Pruning

Speaker: Kelvin Mason
Date: 25th January
Year: 2017

Tools & Equipment

Secateurs
Will cut up to 1cm thick. Buy the best you can and make sure there is no gap between the blades or they will tear the plant and cause disease.

Loppers

Will cut over 1cm thick but do not force or the blades will bend.

Little pruning saw
Will cut up to 3cm thick, can get into tight spaces.

Bow saw
Cuts 3cm or over. May not be able to get to all the parts you need to remove.

Keep all the blades clean to prevent diseases – use disinfectant, tomato ketchup or meths.


Pruning

Why?
If no reason don’t

What plant?
Do not prune fruit in the winter because it will get diseased.

If the plant is too tall or over windows or other plants, dig it out and replace somewhere else as it will grow back the same size unless the roots are pruned too.

Bushes with alternating buds
Cut off just above an outside growing bud with a slanting cut.

Bushes with two opposing buds
Cut just above the buds straight across.

When removing branches do not cut too close to the main stem as it will not heal well.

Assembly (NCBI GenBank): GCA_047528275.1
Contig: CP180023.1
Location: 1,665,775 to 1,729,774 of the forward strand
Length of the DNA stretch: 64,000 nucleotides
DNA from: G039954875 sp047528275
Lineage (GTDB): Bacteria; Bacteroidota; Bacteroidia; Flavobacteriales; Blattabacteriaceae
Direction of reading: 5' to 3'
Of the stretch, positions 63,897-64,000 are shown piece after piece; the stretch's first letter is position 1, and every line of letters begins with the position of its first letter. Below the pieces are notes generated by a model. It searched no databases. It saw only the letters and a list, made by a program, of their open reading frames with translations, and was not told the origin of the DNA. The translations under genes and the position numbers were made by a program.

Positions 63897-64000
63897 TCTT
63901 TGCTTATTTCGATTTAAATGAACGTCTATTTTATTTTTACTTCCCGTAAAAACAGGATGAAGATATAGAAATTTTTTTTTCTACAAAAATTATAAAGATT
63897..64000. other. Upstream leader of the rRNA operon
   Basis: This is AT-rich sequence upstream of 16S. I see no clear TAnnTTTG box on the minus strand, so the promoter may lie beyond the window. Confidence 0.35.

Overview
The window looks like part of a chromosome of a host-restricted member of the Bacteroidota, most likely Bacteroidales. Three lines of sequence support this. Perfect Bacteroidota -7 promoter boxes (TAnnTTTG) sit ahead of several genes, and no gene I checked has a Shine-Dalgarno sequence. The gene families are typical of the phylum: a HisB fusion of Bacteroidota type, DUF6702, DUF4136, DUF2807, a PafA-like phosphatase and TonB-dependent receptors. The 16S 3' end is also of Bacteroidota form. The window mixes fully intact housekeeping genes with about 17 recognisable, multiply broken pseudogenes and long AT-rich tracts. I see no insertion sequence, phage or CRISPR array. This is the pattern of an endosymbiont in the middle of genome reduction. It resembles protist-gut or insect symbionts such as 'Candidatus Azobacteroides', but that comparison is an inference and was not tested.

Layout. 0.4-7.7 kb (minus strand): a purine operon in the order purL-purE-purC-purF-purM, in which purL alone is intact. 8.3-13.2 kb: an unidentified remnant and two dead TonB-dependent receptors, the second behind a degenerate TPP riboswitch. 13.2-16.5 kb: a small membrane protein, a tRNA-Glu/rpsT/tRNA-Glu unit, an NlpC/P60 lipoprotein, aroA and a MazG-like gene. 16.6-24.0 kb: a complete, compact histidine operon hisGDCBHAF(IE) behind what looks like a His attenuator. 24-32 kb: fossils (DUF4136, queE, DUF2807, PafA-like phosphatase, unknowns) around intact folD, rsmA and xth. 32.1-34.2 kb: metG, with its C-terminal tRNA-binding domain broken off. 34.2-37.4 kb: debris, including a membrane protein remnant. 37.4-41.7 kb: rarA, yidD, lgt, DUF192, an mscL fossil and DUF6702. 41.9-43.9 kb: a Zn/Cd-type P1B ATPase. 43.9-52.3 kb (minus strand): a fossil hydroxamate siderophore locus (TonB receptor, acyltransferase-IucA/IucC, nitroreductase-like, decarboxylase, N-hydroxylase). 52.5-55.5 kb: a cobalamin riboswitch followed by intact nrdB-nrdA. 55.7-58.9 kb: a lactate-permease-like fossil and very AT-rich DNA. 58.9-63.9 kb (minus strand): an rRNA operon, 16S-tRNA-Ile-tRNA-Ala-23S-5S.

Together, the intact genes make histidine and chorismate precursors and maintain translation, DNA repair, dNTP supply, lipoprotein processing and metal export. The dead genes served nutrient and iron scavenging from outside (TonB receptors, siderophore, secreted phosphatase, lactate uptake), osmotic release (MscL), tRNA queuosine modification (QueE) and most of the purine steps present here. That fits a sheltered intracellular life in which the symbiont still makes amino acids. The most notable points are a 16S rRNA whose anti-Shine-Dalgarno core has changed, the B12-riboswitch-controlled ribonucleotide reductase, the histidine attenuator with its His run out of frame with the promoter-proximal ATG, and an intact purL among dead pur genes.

Unbalanced branches
Cut the long side long and the short side hard so it will grow back more evenly.

What?
Remove dead, dying, diseased or damaged parts. Remove thin spindly and crossing branches.

Once you have done this, step back and look at what is left, you may not need to cut any more. Do not prune, Japanese Maples, azaleas or hammamelis.


Roses

Bush Roses
Prune mid to late March. Remove suckers, dead wood, crossing branches, anything in the centre of the bush to allow air in. Leave stems about 6” long.

Hybrid Tea
As above but cut back to 4”.

Climbing Roses
Remove small shoots, tie horizontally so it will flower (vertical growth will not flower) any new growth bend horizontally and tie between other branches if possible.

Rambler Roses
Prune straight after flowering by removing old wood.

Winter Flowering shrubs
e.g. cornus, prune in March. Cut above a bud about 2/3 inches above the ground. Remember to prune each or every other year or colour will be lost.

Most evergreens don’t like to be pruned. Any variegated plants that have turned green on top remove the green parts in Spring.

Hydrangeas
Remove dead heads in spring and any dead wood and then leave alone.

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